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Paris Moskau: Post-Wall pleasures

Born as a Russian restaurant in Cold War West Berlin, over 27 years Wolfram Ritschl's food oasis has evolved into excellent nouvelle cuisine – with prices to match.

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Photos by Sigrid Malmgren

In a half-timbered fairytale house a few hundred metres from the Hauptbahnhof, restauranteur Wolfram Ritschl has created his own little gourmet world.

Twenty-seven years ago, at 23, Ritschl took over a railwayman’s pub and set up a Russian restaurant inside. The plan flopped, and so he switched to making continental food.

Over the years, it’s become ever-more highbrow, and since Robert Kettner took over as head chef a few years ago, Paris-Moskau has been full-on nouvelle cuisine, complete with slate plates, emulsions and prices to match.

Germany’s finance minister, Wolfgang Schäuble, likes to dine in Wolfram’s cottage – recently with his Swedish and French counterparts. If you were a spy interested in the conversations of German powerbrokers, this would be an excellent place to bug.

This would fit with the atmosphere of Cold War intrigue Ritschl wants to convey: Paris- Moskau used to be just a few hundred metres from where the Wall once stood.

Ritschl likes to say that the Tiergarten plot on which the restaurant rests is the last slice of the Soviet Union – because the USSR owned the German railways after the war, and once it collapsed, the land’s ownership was never clarified.

And so Paris-Moskau serves Russki-themed cocktails: the ‘Glasnost’ (Kir Royal dosed with Wodka Gorbatschow, a Berlin-made vodka with no connection to the former Soviet leader) and, more recently, the ‘Gazprom’ (Gorbatschow with Blue Curaçao), an homage to President Putin’s grip over Germany’s energy supply – as well as to the restaurant’s new Russian clientele.

The graphic style of the Paris-Moskau logo, echoed by a few tasteful frescos on the walls, evokes Soviet constructivism (and nods to the 1979 Paris-Moscow exhibition).

Ritschl likes to call his cuisine “deconstructed” – meaning the components of classical dishes are reinterpreted and smudged, splattered and heaped in unconventional ways across your slate (from which the plates are actually forged).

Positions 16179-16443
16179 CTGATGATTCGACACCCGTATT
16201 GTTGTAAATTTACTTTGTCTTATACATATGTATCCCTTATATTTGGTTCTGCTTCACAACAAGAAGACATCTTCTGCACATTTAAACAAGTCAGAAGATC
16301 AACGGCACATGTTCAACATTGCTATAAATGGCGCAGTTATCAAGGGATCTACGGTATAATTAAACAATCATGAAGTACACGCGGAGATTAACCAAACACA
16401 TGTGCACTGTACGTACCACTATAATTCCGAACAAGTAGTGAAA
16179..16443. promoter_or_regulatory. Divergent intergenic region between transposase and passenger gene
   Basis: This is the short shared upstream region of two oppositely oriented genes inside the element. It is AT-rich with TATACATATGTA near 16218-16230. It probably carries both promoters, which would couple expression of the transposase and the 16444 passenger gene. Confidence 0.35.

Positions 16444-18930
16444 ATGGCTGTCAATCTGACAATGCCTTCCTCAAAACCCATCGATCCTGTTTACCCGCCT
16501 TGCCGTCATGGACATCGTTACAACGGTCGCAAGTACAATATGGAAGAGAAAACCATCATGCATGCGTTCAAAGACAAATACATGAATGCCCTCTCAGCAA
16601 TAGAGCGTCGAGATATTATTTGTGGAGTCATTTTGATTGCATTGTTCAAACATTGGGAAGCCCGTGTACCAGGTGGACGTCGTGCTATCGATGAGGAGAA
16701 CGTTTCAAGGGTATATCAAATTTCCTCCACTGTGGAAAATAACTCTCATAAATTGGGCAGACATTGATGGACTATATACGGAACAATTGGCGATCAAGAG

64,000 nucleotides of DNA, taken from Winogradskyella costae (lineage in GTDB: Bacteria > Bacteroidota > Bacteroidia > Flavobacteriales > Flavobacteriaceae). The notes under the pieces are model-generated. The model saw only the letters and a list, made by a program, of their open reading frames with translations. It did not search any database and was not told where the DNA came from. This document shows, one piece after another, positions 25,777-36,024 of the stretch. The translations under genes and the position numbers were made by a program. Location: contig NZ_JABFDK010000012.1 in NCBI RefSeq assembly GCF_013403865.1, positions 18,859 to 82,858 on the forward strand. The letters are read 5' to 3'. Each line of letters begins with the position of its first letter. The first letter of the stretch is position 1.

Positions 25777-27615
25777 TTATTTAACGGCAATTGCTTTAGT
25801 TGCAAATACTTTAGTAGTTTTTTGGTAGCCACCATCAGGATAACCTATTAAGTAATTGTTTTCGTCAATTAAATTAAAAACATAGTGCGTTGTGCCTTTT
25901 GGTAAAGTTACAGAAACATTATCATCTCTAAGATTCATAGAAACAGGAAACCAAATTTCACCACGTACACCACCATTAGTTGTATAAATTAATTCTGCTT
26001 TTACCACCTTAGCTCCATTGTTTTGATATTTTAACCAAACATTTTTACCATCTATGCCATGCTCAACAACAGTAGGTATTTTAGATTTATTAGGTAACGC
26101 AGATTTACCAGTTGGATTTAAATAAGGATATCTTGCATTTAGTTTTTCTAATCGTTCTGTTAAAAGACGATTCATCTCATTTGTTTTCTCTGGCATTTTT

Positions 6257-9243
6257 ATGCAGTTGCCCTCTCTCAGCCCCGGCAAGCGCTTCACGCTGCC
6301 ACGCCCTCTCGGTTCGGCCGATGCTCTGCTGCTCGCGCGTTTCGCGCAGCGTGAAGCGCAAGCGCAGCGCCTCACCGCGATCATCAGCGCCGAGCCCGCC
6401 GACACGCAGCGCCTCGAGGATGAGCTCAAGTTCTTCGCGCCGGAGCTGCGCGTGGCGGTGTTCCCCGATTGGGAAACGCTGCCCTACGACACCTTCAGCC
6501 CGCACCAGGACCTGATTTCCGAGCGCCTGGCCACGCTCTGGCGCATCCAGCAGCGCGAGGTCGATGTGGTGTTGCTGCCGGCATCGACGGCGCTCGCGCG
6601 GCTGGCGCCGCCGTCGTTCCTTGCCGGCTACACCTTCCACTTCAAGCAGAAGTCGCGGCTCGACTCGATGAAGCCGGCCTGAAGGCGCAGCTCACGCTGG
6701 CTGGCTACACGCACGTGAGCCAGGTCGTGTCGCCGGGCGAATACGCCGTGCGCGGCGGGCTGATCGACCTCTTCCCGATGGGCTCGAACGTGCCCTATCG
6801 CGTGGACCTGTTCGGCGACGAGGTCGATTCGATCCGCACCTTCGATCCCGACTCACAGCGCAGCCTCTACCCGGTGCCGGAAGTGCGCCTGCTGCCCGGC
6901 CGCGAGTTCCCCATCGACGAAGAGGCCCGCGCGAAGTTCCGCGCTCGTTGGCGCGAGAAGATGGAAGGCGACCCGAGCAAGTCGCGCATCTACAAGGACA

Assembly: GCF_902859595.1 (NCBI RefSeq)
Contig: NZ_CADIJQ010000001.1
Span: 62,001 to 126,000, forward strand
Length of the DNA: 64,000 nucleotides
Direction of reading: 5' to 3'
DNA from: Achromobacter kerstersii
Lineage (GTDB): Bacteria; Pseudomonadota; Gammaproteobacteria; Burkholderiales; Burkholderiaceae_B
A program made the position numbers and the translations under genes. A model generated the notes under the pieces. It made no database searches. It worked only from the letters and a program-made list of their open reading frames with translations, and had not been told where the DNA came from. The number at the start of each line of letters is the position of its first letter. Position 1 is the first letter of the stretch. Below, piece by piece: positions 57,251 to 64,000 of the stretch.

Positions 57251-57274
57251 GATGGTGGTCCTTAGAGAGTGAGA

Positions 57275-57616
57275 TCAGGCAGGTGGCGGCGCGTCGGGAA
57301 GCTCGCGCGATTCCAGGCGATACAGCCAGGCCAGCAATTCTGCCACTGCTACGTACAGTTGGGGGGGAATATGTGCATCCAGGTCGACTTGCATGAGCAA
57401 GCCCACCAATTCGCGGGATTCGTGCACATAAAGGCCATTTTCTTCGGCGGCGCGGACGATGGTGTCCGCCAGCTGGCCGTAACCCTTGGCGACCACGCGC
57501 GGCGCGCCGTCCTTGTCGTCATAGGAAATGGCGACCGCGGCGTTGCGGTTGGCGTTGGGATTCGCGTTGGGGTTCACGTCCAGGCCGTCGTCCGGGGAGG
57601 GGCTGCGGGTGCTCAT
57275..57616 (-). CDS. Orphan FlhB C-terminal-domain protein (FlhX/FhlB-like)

Proud of its 50-something open wines, both menu and waiter actively encourage wine pairing, making the experience easier for gourmet laggards.

You might as well go whole-hog if you’re going to splurge on a night at Paris-Moskau – so just forget about money and parachute into a five- (€65) to eight-course (€85) menu complete with an accompanying wine with each dish.

Meals appropriately begin with an amuse gueule: ours was a nibble of plaice with a smudge of crème fraiche and sour cherry jam – conjuring memories of a Swedish midsummer’s party.

Despite its refinement, Paris-Moskau isn’t striving for a Michelin star: its kitchen is too small. Its intimate cosiness is inadequately luxurious.

Instead, it fashions itself as a purveyor of “advanced bistro food”, in the words of the owner, a concept which aptly described our next plate, a sophisticated take on a humble German staple: veal sausage (sometimes they make “lobsterwurst”) served with a velvety kohlrabi soup. This came with an excellent Alsatian pinot blanc.

Sophisticated simplicity continued with a composition of cod and artichoke. A swoosh of Jerusalem artichoke mash, a couple of tiny,  gently-braised artichokes, an artichoke herbmarrow dumpling.

This artistic declension of the beloved vegetable was arranged with zen precision and a painterly sense of colour around the tender fish, lightly grilled in its skin. It came with a glass of superior chardonnay with a Puligny-Montrachet mouthfeel. 

Following that triptych of food art, we felt a little let down when our next course showed up. Okay, the Hereford beef was excellent, the Linda spuds perfect.

But even when the waiter poured a lukewarm broth from a carafe over the tender, pink beef slices, we were underwhelmed by the commonality of the dish and its barely perceptible horseradish bite. A rather bland experience after the daring tongue experiments of the past hour.

By dessert, that was all water under the bridge: a slice of tangy, muscovado sugar soufflé, which came on a pistachio base, topped by a layer of crispy pastry, decorated with a sweet, eggy “cloud”.

Flambéed rhubarb and strawberries with a scoop of white chocolate ice cream completed the flavour fireworks. This was so absolutely delicious that we were tempted to engage in full-view platelingus to lap up the remaining crumbs – the well-heeled company helped us refrain.

By the end, it was clear that Paris-Moskau – born as a Russian restaurant in Cold War West Berlin – had taken a long trip in the other direction, towards France.

It is one of those ‘special’ addresses that people in the know like to frequent. Beyond the sterile designer hotel restaurants jousting for stars, this former coachmen’s pub turned culinary oasis is as original as classy dining gets in Berlin.